# 10.S: Nonconservative systems (Summary)


Dissipative drag forces are non-conservative and usually are velocity dependent. Chapter $$4$$ showed that the motion of non-linear dissipative dynamical systems can be highly sensitive to the initial conditions and can lead to chaotic motion.

## Algebraic mechanics for nonconservative systems

Since Lagrangian and Hamiltonian formulations are invalid for the nonconservative degrees of freedom, the following three approaches are used to include nonconservative degrees of freedom directly in the Lagrangian and Hamiltonian formulations of mechanics.

1. Expand the number of degrees of freedom used to include all active degrees of freedom for the system, so that the expanded system is conservative. This is the preferred approach when it is viable. Unfortunately this approach typically is impractical for handling dissipated processes because of the large number of degrees of freedom that are involved in thermal dissipation.
2. Nonconservative forces can be introduced directly at the equations of motion stage as generalized forces $$Q_{j}^{EXC}$$. This approach is used extensively. For the case of linear velocity dependence, the Rayleigh’s dissipation function provides an elegant and powerful way to express the generalized forces in terms of scalar potential energies.
3. New degrees of freedom or effective forces can be postulated that are then incorporated into the Lagrangian or the Hamiltonian in order to mimic the effects of the nonconservative forces.

## Rayleigh’s Dissipation Function

Generalized dissipative forces that have a linear velocity dependence can be easily handled in Lagrangian or Hamiltonian mechanics by introducing the powerful Rayleigh’s dissipation function $$\mathcal{R}(\mathbf{ \dot{q}})$$ where

$\mathcal{R}(\mathbf{\dot{q}})\mathcal{\equiv }\frac{1}{2}\sum_{i=1}^{n} \sum_{j=1}^{n}b_{ij}\dot{q}_{i}\dot{q}_{j} \label{10.7}$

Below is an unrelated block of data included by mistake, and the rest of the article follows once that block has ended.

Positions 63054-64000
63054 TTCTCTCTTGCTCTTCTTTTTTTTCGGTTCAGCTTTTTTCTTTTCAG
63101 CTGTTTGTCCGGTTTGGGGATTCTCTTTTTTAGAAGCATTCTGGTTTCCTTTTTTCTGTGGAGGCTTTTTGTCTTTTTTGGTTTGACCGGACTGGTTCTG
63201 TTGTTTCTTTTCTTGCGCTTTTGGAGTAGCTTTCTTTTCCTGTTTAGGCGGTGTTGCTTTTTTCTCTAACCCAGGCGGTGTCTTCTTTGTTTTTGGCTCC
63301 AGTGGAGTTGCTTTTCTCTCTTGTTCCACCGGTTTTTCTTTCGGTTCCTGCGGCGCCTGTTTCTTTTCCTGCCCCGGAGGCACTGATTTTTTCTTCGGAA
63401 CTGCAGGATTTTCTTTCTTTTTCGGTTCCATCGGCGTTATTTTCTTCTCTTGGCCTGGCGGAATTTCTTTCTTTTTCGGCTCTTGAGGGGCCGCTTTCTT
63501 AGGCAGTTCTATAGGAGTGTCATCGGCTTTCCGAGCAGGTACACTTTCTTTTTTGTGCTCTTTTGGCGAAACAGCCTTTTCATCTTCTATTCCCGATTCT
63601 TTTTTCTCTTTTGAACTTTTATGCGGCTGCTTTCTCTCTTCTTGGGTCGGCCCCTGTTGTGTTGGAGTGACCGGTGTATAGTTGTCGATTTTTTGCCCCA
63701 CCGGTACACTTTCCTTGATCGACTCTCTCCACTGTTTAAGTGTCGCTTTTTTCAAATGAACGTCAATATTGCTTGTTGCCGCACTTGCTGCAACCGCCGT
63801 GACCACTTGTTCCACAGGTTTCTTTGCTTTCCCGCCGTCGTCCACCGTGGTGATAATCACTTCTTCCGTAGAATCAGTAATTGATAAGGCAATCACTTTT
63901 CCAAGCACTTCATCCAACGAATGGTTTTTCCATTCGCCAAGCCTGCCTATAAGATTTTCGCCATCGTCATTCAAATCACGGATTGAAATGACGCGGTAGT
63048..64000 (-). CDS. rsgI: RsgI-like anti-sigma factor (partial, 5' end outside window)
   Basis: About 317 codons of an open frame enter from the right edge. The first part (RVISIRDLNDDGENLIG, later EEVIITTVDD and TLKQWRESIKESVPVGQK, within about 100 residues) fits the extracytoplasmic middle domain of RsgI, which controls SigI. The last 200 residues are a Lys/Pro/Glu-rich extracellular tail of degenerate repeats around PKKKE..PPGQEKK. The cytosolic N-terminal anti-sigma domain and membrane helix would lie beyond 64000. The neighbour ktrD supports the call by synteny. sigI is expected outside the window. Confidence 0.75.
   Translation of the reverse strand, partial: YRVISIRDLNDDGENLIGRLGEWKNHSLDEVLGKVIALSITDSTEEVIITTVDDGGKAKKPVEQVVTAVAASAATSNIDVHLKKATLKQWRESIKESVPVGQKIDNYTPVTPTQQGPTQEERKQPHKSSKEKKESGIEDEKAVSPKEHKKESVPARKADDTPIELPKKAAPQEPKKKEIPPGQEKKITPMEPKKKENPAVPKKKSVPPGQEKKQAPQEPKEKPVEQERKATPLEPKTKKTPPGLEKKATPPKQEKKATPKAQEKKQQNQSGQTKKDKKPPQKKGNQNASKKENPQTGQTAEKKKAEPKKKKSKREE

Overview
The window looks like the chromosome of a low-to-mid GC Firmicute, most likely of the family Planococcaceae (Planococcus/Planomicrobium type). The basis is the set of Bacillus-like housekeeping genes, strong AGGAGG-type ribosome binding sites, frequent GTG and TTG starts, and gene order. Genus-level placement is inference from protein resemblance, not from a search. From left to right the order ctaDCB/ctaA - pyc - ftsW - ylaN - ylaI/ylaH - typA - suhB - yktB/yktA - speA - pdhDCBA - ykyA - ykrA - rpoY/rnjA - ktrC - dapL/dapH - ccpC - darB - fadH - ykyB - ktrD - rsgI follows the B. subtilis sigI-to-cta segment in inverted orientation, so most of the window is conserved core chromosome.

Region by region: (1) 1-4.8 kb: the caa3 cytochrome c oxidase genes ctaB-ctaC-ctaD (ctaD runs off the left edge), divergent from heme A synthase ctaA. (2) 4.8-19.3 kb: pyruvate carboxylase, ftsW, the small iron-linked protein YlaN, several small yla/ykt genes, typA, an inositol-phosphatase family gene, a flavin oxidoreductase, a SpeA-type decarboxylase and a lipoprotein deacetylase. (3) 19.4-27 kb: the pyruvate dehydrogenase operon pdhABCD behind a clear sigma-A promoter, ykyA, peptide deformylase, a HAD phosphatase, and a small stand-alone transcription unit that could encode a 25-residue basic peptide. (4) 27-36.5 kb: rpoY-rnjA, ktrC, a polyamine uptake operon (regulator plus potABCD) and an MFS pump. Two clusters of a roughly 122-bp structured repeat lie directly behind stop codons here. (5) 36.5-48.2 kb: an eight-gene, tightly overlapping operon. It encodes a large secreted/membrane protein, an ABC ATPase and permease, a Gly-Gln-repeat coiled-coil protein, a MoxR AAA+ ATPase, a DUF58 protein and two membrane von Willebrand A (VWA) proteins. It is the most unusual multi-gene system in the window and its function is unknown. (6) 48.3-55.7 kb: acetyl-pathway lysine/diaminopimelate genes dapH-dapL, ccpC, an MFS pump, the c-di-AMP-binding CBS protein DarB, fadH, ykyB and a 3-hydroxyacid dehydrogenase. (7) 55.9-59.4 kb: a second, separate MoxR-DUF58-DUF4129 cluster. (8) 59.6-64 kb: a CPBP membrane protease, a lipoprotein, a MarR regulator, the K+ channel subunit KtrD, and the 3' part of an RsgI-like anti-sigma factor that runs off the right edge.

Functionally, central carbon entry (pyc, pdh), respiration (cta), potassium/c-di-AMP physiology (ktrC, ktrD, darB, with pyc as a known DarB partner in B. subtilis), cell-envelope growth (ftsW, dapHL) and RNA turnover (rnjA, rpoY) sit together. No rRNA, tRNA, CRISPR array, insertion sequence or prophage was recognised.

This approach is used extensively in physics. This approach has been generalized by defining a linear velocity dependent Rayleigh dissipation function

$\mathbf{F}_{i}^{f}=-\frac{\partial R(\mathbf{q},\mathbf{\dot{q}})}{\partial \mathbf{\dot{q}}} \label{10.16}$

where the generalized Rayleigh dissipation function $$\mathcal{R(}\mathbf{q}, \mathbf{\dot{q}})$$ satisfies the general Lagrange mechanics relation

$\frac{\delta L}{\delta q}-\frac{\partial R}{\partial \dot{q}}=0 \label{10.17}$

This generalized Rayleigh’s dissipation function eliminates the prior restriction to linear dissipation processes, which greatly expands the range of validity for using Rayleigh’s dissipation function.

## Rayleigh dissipation in Lagrange equations of motion

Linear dissipative forces can be directly, and elegantly, included in Lagrangian mechanics by using Rayleigh’s dissipation function as a generalized force $$Q_{j}^{f}$$. Inserting Rayleigh dissipation function $$(10.4.12)$$ in the generalized Lagrange equations of motion $$(6.5.12)$$ gives

$\left\{ \frac{d}{dt}\left( \frac{\partial L}{\partial \dot{q}_{j}}\right) - \frac{\partial L}{\partial q_{j}}\right\} =\left[ \sum_{k=1}^{m}\lambda _{k} \frac{\partial g_{k}}{\partial q_{j}}(\mathbf{q},t)+Q_{j}^{EXC}\right] - \frac{\partial \mathcal{R(}\mathbf{q},\mathbf{\dot{q}})}{\partial \dot{q}_{j} } \label{10.18}$

Where $$Q_{j}^{EXC}$$ corresponds to the generalized forces remaining after removal of the generalized linear, velocity-dependent, frictional force $$Q_{j}^{f}$$. The holonomic forces of constraint are absorbed into the Lagrange multiplier term.

## Rayleigh dissipation in Hamiltonian mechanics

If the nonconservative forces depend linearly on velocity, and are derivable from Rayleigh’s dissipation function according to equation $$(10.4.12)$$, then using the definition of generalized momentum gives

\begin{align} \dot{p}_{i} &=&\frac{d}{dt}\frac{\partial L}{\partial \dot{q}_{j}}=\frac{ \partial L}{\partial q_{i}}+\left[ \sum_{k=1}^{m}\lambda _{k}\frac{\partial g_{k}}{\partial q_{j}}(\mathbf{q},t)+Q_{j}^{EXC}\right] -\frac{\partial \mathcal{R(}\mathbf{q},\mathbf{\dot{q}})}{\partial \dot{q}_{j}} \label{10.19} \\ \dot{p}_{i} &=&-\frac{\partial H(\mathbf{p,q},t\mathbf{)}}{\partial q_{i}}+ \left[ \sum_{k=1}^{m}\lambda _{k}\frac{\partial g_{k}}{\partial q_{j}}( \mathbf{q},t)+Q_{j}^{EXC}\right] -\frac{\partial \mathcal{R(}\mathbf{q}, \mathbf{\dot{q}})}{\partial \dot{q}_{j}} \label{10.20}\end{align}

Thus Hamilton’s equations become

$\dot{q}_{i} = \frac{\partial H}{\partial p_{i}} \label{10.21}$

\begin{align}\dot{p}_{i} &=&-\frac{\partial H}{\partial q_{i}}+\left[ \sum_{k=1}^{m} \lambda _{k}\frac{\partial g_{k}}{\partial q_{j}}(\mathbf{q},t)+Q_{j}^{EXC} \right] -\frac{\partial \mathcal{R(}\mathbf{q},\mathbf{\dot{q}})}{\partial \dot{q}_{j}} \label{10.22}\end{align}

The Rayleigh dissipation function $$\mathcal{R(}\mathbf{q},\mathbf{\dot{q}})$$ provides an elegant and convenient way to account for dissipative forces in both Lagrangian and Hamiltonian mechanics.

## Dissipative Lagrangians or Hamiltonians

New degrees of freedom or effective forces can be postulated that are then incorporated into the Lagrangian or the Hamiltonian in order to mimic the effects of the nonconservative forces. This approach has been used for special cases.

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